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House Flags of U.S. Shipping Companies: U

Last modified: 2019-10-05 by rob raeside
Keywords: united states shipping lines |
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Ultramar Shipping Co., Inc.

[Ultramar Shipping Co., Inc.] image by Jarig Bakker, 5 February 2006

Ultramar Shipping Co., Inc., New York - horizontal blue over yellow flag; on yellow "Ultramar" in blue; on blue a yellow eagle.
Source: Loughran (1995)
Jarig Bakker, 5 February 2006

Union Barge Line

[Union Barge Line] image by Joe McMillan

Union Barge Line, Pittsburgh
As the name and homeport suggest, this is a barge line operating on the Mississippi-Ohio river system. The flag is (was?) a white pennant with the word "Union" in blue letters of diminishing size.
Source: (no longer available)

Joe McMillan, 29 November 2001

Union Ferry Company

[Union Ferry Co.] image by Richard Knipel

[Union Ferry Co.] image by Richard Knipel

I am reporting two flags flown from the ferry boat "Brooklyn", operated by the Union Ferry Company in the 1840s, at the time one of five ferry lines crossing between Brooklyn and Manhattan. They are from a painting from some time between 1846-49 by the identical twin painters James and John Bard, noted for their depictions of river craft around New York. I saw the painting in a black-and-white photograph in the book "Brooklyn's City Hall", by William J. Conklin and Jeffrey Simpson, Copyright 1983 by the City of New York. But the image is credited to the Long Island Historical Society, now known as the Brooklyn Historical Society. I imagine the painting is in their archive. As the photo was black-and-white, I was forced to chose dark blue as a reasonably likely color.
Richard Knipel, 2 August 2004

Union (Havre) Line

[Union (Havre) Line] image by Joe McMillan

Union (Havre) Line, New York (?-1863)<us~union.gif
This flag is very similar to that of the Fox & Livingston Havre Line, which was one of the three New York-to-Le Havre lines that were consolidated into the Union Line in the 1840s. It was eventually put out of business by the American Civil War. This flag is white with a black U and was in use by at least 1845. The  Fox & Livingston Union Line flag was white with a blue U according to Private Signals of the Merchants of New York. I am somewhat skeptical that there were really two different flags, as the F&L line had been consolidated into the Union Line by the time the chart was published.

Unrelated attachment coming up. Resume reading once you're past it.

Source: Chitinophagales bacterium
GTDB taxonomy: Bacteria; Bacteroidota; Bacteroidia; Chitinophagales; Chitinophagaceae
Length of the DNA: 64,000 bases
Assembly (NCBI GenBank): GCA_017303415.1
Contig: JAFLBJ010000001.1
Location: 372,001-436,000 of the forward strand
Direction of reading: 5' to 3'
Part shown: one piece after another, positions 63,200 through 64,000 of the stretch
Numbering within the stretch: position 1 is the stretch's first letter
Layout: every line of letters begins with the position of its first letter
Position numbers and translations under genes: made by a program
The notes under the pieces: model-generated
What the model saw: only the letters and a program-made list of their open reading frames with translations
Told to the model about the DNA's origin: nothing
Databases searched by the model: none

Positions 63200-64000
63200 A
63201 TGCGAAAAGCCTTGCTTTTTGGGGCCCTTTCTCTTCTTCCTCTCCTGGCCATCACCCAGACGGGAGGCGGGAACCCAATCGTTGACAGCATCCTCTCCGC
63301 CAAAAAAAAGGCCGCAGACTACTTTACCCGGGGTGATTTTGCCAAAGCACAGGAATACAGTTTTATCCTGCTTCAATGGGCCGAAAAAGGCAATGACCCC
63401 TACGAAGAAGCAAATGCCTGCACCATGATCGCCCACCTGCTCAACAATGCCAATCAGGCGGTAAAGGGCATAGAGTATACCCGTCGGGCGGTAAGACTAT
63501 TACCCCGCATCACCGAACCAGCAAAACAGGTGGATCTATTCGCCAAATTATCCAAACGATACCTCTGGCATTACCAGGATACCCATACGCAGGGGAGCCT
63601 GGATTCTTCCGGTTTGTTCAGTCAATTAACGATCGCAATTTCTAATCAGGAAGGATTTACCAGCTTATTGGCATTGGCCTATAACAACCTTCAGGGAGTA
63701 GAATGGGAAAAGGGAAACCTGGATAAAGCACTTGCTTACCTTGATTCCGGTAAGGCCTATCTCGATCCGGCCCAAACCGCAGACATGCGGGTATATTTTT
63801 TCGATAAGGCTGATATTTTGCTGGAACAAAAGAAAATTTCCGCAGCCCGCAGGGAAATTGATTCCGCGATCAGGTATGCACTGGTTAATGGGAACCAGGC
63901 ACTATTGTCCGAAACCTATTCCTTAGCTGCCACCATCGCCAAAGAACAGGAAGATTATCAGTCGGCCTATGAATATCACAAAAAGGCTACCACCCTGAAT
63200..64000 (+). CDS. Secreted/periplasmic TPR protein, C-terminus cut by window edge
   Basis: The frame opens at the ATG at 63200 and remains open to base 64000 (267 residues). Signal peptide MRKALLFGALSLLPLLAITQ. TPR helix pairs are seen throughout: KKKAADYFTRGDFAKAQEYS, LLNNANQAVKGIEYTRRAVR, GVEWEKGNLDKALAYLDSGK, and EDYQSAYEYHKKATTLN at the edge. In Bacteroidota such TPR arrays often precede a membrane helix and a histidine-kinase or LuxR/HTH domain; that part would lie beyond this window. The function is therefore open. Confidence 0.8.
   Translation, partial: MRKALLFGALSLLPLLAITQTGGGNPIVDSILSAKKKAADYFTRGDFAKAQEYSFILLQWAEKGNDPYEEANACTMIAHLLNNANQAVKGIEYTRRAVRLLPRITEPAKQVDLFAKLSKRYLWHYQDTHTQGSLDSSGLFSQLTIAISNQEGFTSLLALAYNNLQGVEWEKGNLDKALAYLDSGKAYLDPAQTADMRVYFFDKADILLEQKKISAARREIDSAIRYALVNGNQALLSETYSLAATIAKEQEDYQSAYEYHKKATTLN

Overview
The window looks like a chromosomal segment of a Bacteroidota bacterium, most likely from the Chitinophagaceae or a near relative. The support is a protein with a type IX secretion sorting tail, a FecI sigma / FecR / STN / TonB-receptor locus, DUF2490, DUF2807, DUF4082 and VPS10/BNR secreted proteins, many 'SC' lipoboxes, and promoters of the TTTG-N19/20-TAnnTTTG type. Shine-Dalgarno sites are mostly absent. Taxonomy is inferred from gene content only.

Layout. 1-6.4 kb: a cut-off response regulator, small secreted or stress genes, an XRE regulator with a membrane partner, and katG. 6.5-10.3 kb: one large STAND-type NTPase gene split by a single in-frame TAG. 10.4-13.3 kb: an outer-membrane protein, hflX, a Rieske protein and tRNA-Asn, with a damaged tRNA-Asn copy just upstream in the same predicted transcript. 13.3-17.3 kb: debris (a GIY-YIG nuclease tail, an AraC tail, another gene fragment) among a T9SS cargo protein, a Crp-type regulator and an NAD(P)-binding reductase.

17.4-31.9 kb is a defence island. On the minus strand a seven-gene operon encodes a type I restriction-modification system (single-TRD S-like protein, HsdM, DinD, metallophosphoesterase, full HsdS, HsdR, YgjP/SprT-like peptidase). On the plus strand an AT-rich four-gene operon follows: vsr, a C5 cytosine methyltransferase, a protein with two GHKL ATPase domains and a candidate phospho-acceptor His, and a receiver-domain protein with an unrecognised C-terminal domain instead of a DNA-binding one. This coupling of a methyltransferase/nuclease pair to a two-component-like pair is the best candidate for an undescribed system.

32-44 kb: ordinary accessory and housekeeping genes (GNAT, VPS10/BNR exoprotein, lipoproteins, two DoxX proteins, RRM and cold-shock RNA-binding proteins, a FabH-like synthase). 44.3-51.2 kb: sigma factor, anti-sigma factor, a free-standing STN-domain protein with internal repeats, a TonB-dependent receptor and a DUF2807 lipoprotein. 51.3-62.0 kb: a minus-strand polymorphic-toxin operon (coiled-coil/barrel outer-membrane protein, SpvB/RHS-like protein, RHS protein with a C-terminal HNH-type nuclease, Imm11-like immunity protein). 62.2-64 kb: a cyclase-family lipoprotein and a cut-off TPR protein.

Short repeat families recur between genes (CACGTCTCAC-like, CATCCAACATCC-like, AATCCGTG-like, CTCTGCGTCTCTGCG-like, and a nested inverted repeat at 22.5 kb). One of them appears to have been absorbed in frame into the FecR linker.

Source:  chart of "Private Signals of the Merchants of New York"

Joe McMillan, 29 November 2001

Union Oil Company of California

Union Oil Company of California, Los Angeles (1890-present)
This company was formed by the merger of the holdings of three partners who had struck oil northwest of Los Angeles in the late 19th century. The number "76" came into use as a trademark in 1930 and was placed on an orange circle, as shown in the latter two flags below, in 1947.

Formed in 1890 by the merger of Hardison & Stewart Oil Company, Sespe Oil Company and Torrey Canyon Oil Company. In 1917 it purchased Pinal-Dome Oil company and in 1965 the Pure Oil Company. Shell bought 25% of the company and formed Shell Oil Corporation in 1922 to consolidate its operations and those of Union Oil Company of Delaware in 1922. Union Oil became Unocal in 1983.
Phil Nelson, 20 October 2003

[Union Oil Company of California] image by Joe McMillan

Sources: Wedge (1951), Stewart (1953), US Navy's 1961 H.O. This was apparently the first flag of the company's tanker fleet, which consisted of 8 ships as of 1949. It was blue with a white lozenge bearing the initials U.O.Co. (as shown) or, in a variant, U.O.C.